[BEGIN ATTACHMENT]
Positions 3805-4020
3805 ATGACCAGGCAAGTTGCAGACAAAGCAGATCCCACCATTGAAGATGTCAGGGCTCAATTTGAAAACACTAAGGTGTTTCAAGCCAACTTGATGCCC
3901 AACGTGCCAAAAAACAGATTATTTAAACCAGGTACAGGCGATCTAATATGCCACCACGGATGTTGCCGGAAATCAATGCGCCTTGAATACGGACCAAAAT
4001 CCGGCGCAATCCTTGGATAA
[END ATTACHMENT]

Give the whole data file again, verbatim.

Positions 3805-4020
3805 ATGACCAGGCAAGTTGCAGACAAAGCAGATCCCACCATTGAAGATGTCAGGGCTCAATTTGAAAACACTAAGGTGTTTCAAGCCAACTTGATGCCC
3901 AACGTGCCAAAAAACAGATTATTTAAACCAGGTACAGGCGATCTAATATGCCACCACGGATGTTGCCGGAAATCAATGCGCCTTGAATACGGACCAAAAT
4001 CCGGCGCAATCCTTGGATAA